Eleanor of Aquitaine and Alaïs of France: a study in contrasts

Queen's Pawn Christy English

Queen's Pawn Christy English

I am honored to host a guest post by fellow writer Christy English, whose début novel, THE QUEEN’S PAWN, has just been released. Christy kindly agreed to tell us more about the two French princesses, Eleanor of Aquitaine and Alaïs of France, who are the protagonists of her novel.

Christy English

Christy English

At only nine, Alaïs is sent to live in England to wed Richard, son of King Henry II and Queen Eleanor of Aquitaine. Alais is an innocent pawn on the chessboard of dynastic marriage, her betrothal intended to broker an uneasy truce between France and England.

Estranged from her husband, Eleanor sees a kindred spirit in this determined young girl. She embraces Alaïs as a daughter, teaching the princess what it takes to be a woman of power in a world of men. But as Alaïs grows to maturity and develops ambitions of her own, Eleanor begins to see her as a threat. Their love for each other becomes overshadowed by rivalry, betrayals, revenge, conflicting passions, and a battle over the throne of England itself.

But let’s listen to what Christy herself has to say about these two ladies of power.

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Aleanor of Aquitaine Queen of France

Eleanor of Aquitaine Queen of France

Eleanor of Aquitaine was an amazing woman. She was a brilliant politician and an heiress rarely seen in any age. The lands she inherited from her father stretched over what is now most of southern France. The power and wealth that those lands gave Eleanor served her all her life, as first she married Louis VII of France, and later when she married the man who would become King Henry II of England. At every moment of her life, Eleanor made hard choices, and she lived with the consequences of the choices she made.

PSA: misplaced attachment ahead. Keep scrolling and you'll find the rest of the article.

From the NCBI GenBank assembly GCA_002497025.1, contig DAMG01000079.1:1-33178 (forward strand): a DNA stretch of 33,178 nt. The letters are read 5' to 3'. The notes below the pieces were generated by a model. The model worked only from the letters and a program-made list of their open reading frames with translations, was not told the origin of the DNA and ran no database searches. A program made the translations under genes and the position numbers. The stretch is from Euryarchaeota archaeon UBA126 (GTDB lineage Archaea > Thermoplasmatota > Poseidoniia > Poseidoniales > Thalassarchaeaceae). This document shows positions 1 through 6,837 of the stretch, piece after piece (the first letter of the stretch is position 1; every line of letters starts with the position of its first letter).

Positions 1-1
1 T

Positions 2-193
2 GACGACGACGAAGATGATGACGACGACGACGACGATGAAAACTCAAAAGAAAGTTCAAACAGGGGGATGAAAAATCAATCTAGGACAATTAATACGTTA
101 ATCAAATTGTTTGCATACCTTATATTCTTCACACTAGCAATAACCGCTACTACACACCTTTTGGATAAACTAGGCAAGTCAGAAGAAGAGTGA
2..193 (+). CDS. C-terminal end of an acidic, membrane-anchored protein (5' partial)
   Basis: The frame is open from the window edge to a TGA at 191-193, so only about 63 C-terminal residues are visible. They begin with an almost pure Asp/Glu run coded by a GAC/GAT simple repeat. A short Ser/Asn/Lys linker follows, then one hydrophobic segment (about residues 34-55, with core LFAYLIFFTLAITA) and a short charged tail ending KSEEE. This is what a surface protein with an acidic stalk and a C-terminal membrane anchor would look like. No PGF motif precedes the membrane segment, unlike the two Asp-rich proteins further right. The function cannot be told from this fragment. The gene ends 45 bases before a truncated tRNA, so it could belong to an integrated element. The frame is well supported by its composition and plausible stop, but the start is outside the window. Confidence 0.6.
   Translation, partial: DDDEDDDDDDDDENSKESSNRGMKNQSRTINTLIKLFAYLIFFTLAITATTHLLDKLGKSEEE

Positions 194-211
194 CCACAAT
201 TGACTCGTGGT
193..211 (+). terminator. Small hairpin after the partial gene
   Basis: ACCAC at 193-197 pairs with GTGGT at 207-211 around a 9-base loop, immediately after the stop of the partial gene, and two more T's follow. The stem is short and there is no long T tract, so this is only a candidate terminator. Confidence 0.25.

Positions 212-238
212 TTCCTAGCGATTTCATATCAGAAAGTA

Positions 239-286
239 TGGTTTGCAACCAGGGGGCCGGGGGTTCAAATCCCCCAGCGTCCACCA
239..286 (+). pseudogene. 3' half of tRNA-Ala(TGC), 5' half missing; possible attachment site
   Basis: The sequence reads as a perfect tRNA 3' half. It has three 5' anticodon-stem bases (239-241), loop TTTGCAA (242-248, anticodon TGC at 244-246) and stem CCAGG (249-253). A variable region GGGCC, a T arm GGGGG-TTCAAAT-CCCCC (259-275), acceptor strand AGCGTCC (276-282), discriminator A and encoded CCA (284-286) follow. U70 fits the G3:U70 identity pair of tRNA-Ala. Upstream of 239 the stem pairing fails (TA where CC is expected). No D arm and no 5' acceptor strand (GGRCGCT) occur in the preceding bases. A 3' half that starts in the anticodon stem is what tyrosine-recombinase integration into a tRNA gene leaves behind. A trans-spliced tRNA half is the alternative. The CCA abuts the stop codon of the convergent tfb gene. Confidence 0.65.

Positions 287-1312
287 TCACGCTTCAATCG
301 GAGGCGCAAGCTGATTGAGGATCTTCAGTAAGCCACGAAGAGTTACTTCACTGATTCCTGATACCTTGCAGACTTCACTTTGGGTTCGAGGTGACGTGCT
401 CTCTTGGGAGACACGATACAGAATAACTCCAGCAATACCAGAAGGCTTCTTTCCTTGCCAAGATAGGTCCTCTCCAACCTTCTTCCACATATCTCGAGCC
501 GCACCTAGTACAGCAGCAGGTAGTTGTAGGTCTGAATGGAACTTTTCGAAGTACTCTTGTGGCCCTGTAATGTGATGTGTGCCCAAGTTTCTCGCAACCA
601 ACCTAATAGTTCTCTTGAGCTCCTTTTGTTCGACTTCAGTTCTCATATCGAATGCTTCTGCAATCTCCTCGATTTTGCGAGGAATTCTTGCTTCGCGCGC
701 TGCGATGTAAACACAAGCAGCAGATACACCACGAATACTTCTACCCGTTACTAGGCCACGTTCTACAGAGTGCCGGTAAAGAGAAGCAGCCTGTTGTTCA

Princess Alaïs had a very different life. Sent away from her home at the age of nine to marry her father’s enemy, she did not choose her husband, as almost no woman did during the medieval period. Forced to grow up among strangers in an effort to keep the fragile peace between the kingdom of France and the lands of Henry II of England, Alaïs had very few choices in her life. In my novel, THE QUEEN’S PAWN, I ask the question: what would have happened if Alaïs had been a political player?

But unlike Eleanor, the historical Alaïs rarely made choices of her own. Others chose the course of her life for her: her father, King Louis VII of France, her fiancé, Richard the Lionhearted, King Henry II of England, and Eleanor of Aquitaine herself. Princess Alaïs had to live with the consequences of the choices made by others on her behalf. In this way, her life was more like that of most titled women in the medieval period. Constrained by the limits enforced by religion and by a woman’s duty to always defer to the men who controlled her future, Alaïs did not have the opportunities Eleanor had to defy the men in her life. For Eleanor had wealth and power in her own right, and the brains to use them.

The vast duchy of Aquitaine served Eleanor always, even when she was maintaining a presence in her husband’s court. Spending most of her life in her husband’s domains, first Louis VII’s of France and later Henry II’s of England, Eleanor still kept the backing of her barons, the men who had served her father before her. These barons accompanied her on Crusade when her husband Louis VII took up the cross to travel to Jerusalem, and the fealty of these barons remained with her even once her marriage to Louis was annulled. Months later, when she married Henry of Normandy, who was about to reclaim the throne of England, Eleanor still had the loyalty of her barons, and that loyalty gave her strength and power in a world of men..